However, panel has not taken a position on whether genetic editing of embryos is ethical
FRIDAY, Sept. 4, 2020 (HealthDay News) — Genetic editing of embryos should not be attempted yet because the science is not advanced enough to ensure safety, an international panel of experts says.
Their paper was released nearly two years after a Chinese scientist claimed he had helped create the world’s first gene-edited babies, which was widely condemned as unethical, the Associated Press reported.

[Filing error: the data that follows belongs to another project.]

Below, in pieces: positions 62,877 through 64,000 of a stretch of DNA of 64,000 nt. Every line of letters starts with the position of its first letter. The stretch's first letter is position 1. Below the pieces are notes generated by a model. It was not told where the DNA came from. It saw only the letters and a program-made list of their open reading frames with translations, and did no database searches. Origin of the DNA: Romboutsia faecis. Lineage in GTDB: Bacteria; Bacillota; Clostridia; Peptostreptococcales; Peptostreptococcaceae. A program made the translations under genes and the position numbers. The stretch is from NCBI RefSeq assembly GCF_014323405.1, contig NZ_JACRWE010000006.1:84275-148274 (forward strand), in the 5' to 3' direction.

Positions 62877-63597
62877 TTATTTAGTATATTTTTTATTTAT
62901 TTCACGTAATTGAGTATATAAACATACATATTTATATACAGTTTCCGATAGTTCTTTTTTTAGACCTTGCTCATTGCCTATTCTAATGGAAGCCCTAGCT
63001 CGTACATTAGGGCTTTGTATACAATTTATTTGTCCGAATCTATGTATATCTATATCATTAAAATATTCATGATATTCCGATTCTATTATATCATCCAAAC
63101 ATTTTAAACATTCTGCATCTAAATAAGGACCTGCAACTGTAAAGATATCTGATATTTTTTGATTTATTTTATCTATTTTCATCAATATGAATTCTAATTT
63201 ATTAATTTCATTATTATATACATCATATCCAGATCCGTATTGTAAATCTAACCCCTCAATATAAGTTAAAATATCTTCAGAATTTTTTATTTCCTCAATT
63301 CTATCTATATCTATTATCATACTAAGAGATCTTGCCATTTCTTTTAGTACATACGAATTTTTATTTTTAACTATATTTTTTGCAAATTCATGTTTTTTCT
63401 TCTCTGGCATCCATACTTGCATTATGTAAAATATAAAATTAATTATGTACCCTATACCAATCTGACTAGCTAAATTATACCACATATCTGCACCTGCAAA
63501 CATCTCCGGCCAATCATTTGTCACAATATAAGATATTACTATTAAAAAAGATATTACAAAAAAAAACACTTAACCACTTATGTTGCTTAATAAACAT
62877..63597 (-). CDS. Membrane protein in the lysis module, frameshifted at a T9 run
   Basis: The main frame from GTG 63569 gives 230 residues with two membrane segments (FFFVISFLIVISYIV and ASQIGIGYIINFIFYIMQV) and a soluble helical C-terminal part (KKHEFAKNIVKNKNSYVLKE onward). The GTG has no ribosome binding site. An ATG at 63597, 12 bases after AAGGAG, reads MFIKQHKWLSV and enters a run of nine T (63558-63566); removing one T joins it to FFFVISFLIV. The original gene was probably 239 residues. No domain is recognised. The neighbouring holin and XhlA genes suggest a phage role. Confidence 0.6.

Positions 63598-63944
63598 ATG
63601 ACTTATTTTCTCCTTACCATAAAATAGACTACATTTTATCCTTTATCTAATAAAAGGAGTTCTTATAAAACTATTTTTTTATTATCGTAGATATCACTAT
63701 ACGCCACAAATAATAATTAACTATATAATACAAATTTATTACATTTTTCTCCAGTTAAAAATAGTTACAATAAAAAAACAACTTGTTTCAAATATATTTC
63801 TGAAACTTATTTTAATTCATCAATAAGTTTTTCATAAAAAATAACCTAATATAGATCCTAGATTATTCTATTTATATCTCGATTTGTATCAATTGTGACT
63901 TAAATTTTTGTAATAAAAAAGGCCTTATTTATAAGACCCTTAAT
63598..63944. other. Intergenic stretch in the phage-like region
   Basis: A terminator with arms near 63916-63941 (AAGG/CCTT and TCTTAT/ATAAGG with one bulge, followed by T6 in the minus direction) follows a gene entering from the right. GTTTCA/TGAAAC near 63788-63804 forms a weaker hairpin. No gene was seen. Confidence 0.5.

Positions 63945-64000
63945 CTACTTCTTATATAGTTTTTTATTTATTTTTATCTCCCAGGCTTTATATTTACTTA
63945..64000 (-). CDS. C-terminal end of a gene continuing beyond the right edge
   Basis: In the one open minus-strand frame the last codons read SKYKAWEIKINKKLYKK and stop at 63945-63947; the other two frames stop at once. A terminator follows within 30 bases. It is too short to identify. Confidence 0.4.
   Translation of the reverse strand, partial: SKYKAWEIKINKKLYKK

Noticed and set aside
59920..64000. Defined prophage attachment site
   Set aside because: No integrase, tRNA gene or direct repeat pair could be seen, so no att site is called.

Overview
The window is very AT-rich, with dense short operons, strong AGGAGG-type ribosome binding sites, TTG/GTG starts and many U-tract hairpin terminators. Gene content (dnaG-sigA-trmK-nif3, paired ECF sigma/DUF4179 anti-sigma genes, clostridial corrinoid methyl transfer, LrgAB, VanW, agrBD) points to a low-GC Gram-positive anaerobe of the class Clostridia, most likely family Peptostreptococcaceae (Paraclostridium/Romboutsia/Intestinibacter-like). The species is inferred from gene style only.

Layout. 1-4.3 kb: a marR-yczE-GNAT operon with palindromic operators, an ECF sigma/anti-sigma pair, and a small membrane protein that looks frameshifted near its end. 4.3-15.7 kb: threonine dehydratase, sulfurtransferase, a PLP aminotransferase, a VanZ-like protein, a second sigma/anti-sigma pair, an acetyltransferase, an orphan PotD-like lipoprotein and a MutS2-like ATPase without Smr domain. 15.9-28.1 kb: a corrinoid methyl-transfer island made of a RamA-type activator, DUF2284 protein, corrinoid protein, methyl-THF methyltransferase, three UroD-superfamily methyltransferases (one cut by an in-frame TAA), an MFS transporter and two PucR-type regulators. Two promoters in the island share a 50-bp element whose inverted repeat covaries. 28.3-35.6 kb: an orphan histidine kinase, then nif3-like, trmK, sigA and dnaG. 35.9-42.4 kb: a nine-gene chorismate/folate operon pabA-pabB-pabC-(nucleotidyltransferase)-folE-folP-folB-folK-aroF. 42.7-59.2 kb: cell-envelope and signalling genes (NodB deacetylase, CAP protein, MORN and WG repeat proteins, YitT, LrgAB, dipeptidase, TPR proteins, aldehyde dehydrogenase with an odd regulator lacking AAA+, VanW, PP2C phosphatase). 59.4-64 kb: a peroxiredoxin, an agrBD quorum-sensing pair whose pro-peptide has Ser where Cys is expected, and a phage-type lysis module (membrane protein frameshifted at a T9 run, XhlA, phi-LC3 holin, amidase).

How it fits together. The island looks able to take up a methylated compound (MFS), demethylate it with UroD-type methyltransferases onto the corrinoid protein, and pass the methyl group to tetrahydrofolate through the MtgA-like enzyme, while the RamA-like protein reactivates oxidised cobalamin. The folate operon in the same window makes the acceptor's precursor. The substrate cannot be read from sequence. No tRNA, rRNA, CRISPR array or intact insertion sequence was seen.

If a country permits genetic editing of embryos, it should restrict it to cases where people have no or very poor options for having a child without a serious genetic disease, said the panel that was formed by the U.S. National Academy of Medicine, U.S. National Academy of Sciences, and the U.K. Royal Society.
The panel did not take a position on whether genetic editing of embryos is ethical. A report on that issue is expected later this year from a panel formed by the World Health Organization, the AP reported.
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